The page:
The gap in agency/marketer perception is most pronounced when it comes to dealing with changes in consumer behavior and with Internet advertising, according to Forrester. Less than 60 percent of clients think their agencies can help navigate the changing consumer landscape, while 80 percent of agencies believe they are well prepared to do so. About 95 percent of agencies think they are well equipped to handle the Internet, while only 45 percent of marketers agree.
According to a retail marketing executive who participated in the survey: "Most senior ad execs appear more comfortable with conventional channels, which they claim are 'integrated' because they've tacked on a Web site." Adds another CMO: "Client-side marketers are better at managing integrated campaigns and being media agnostic."
At the 4A's Media Conference in Las Vegas last week, Procter & Gamble CMO Jim Stengel opened his remarks not with an ad campaign from one of his roster shops but with a clip of his own avatar's visit to Leo Burnett's office on Second Life. Stengel said the ad industry has improved somewhat in keeping up with consumer behavior and the Web, but added that goal is largely irrelevant. "We can no longer measure success in keeping up, because keeping up is not possible," he said. "What we need is a mind-set shift."
Judging by the survey, clients are not counting on ad agencies to deliver it. Interactive and digital are the areas in which marketers most often seek specialty shops, according to Forrester. Perhaps more surprising, nearly 60 percent of respondents cited "creative" as the next main reason to outsource work.
Marketers in the survey also said that while agencies still wield influence over a majority of their budgets, 76 percent of them admitted they do not measure the return on investment of their lead agency relationships. Some 69 percent said they feel ROI is too difficult to measure. Therefore, developing better metrics and accountability may be one way for agencies to hold their ground.
Participants in the Forrester survey say public relations is the third most useful area in which to employ an outside specialist. PR is currently one of the hottest areas of marcom, with spending up 12.5 percent to $3.35 billion in 2006, according to Veronis Suhler. "In an environment of clutter, public relations is a higher-quality deliverable. It brings third-party validation," says James Rutherfurd, svp at Veronis Suhler. (Rutherfurd adds that custom publishing, which grew by 29.1 percent in 2005, is another vibrant sector. It now generates more ad revenue—$28 billion—than the consumer magazine industry, with $20 billion.)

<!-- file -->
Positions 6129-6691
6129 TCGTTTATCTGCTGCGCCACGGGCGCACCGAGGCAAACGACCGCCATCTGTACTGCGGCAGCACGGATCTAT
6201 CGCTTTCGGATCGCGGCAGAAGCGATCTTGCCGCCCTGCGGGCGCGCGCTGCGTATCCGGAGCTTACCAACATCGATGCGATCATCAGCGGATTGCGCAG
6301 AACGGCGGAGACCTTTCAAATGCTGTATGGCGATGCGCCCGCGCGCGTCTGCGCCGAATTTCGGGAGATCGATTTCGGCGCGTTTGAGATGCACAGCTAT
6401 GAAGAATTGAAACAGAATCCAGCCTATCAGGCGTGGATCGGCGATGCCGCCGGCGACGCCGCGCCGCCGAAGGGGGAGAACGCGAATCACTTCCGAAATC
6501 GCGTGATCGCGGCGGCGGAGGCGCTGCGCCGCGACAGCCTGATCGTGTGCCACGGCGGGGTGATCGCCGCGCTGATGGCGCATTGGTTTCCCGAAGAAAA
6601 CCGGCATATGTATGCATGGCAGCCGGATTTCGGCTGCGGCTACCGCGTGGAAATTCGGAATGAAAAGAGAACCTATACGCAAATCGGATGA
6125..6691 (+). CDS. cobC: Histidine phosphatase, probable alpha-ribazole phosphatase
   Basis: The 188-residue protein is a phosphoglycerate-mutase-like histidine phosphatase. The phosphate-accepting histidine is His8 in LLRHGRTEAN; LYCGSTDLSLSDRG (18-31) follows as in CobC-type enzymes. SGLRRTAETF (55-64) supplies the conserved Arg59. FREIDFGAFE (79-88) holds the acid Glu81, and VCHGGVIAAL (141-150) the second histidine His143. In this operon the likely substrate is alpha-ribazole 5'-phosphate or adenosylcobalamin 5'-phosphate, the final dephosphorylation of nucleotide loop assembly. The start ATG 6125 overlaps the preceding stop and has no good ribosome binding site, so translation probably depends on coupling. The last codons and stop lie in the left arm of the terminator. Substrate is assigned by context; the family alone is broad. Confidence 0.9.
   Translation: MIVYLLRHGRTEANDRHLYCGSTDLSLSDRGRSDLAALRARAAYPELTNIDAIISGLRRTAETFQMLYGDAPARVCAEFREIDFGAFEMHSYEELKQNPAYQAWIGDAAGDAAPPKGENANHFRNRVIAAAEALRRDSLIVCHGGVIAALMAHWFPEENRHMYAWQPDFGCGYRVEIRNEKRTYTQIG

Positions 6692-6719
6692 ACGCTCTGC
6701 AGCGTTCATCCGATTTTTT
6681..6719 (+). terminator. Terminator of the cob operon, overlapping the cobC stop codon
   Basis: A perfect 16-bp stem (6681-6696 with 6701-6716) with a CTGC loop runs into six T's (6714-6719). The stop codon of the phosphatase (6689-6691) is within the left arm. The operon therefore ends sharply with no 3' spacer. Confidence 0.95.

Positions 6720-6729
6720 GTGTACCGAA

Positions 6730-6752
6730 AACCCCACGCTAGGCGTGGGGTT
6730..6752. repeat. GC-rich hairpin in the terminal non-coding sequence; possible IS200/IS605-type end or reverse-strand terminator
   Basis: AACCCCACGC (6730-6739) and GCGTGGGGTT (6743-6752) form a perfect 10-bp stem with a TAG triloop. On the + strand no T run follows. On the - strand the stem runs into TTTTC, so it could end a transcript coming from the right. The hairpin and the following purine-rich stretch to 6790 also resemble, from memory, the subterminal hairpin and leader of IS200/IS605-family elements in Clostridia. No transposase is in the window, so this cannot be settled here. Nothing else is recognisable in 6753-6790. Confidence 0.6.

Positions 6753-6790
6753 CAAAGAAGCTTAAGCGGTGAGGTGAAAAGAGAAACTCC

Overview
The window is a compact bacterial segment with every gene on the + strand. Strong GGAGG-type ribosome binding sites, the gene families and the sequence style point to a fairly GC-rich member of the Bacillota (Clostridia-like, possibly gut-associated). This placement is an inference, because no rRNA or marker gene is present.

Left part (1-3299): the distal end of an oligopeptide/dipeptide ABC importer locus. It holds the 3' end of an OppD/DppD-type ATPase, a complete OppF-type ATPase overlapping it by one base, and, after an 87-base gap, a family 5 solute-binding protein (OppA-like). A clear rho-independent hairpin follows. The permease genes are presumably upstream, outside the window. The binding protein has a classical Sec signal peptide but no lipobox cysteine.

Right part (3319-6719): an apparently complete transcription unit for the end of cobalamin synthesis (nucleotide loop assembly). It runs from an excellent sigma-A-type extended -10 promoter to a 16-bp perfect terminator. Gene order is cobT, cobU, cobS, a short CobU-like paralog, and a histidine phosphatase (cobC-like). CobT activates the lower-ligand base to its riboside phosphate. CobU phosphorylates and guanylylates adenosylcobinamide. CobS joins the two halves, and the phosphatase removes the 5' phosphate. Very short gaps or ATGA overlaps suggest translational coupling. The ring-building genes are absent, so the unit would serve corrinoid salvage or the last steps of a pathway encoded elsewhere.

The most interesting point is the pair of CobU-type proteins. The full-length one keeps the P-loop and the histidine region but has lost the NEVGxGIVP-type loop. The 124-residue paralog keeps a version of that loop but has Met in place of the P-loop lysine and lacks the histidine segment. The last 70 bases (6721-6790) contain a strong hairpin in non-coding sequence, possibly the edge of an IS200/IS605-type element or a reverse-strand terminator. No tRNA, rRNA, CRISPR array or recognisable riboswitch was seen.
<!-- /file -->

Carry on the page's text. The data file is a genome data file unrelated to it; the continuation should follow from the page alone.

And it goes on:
It is shifting media technologies and preferences that are exposing major weaknesses in traditional agencies which continue to struggle to adapt. Saddled with legacy structures, agencies have been slow to acquire the skills in emerging channels.
Still, one marcom advocate does not rule out the continuing influence of large agency networks. "Look at [Omnicom's] traditional agencies. Their results aren't hurting because of DAS," says Tom Harrison, CEO of Omnicom Group's Diversified Agency Services unit. "I don't see general advertising going away. It continues to add value to the general mix."
DAS's own performance belies that optimism about the longevity of agency networks. During Harrison's nine years in senior management at DAS, those operations have quadrupled in size, with that inflow of dollars often coming at the expense of traditional ad spending. DAS and DAS-related entities—marcom companies aligned with Omnicom agencies—now contribute 59 percent of Omnicom's revenue, compared with about 36 percent when Harrison came into the job.
Yet Harrison says history can be a guide. "With the Internet, five years ago we said it would replace advertising, but it didn't," he says. "People realized it was just another channel."